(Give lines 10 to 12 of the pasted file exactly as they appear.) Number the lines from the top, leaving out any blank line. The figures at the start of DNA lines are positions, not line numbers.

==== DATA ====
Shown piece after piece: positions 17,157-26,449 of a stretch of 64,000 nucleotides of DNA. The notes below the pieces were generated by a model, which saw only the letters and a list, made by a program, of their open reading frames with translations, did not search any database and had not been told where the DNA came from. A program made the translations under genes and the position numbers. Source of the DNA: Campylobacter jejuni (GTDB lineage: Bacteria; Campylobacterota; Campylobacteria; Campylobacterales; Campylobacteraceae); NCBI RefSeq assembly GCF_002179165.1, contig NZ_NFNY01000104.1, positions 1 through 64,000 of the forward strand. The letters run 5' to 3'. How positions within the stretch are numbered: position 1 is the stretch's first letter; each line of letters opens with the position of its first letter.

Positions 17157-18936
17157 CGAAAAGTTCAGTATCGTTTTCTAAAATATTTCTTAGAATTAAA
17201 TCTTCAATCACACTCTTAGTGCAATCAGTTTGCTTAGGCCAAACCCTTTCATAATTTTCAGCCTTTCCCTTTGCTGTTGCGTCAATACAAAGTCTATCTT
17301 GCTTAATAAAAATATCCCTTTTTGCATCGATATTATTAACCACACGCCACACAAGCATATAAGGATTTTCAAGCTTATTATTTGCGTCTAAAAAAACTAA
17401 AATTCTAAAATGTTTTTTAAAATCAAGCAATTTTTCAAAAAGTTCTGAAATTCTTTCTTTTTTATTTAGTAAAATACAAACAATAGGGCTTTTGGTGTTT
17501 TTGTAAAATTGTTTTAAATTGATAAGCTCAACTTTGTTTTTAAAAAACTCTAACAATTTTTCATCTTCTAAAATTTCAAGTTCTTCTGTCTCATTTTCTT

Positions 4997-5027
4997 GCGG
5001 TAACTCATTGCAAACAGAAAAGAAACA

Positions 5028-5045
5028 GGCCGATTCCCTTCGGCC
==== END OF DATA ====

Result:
5001 TAACTCATTGCAAACAGAAAAGAAACA

Positions 5028-5045
5028 GGCCGATTCCCTTCGGCC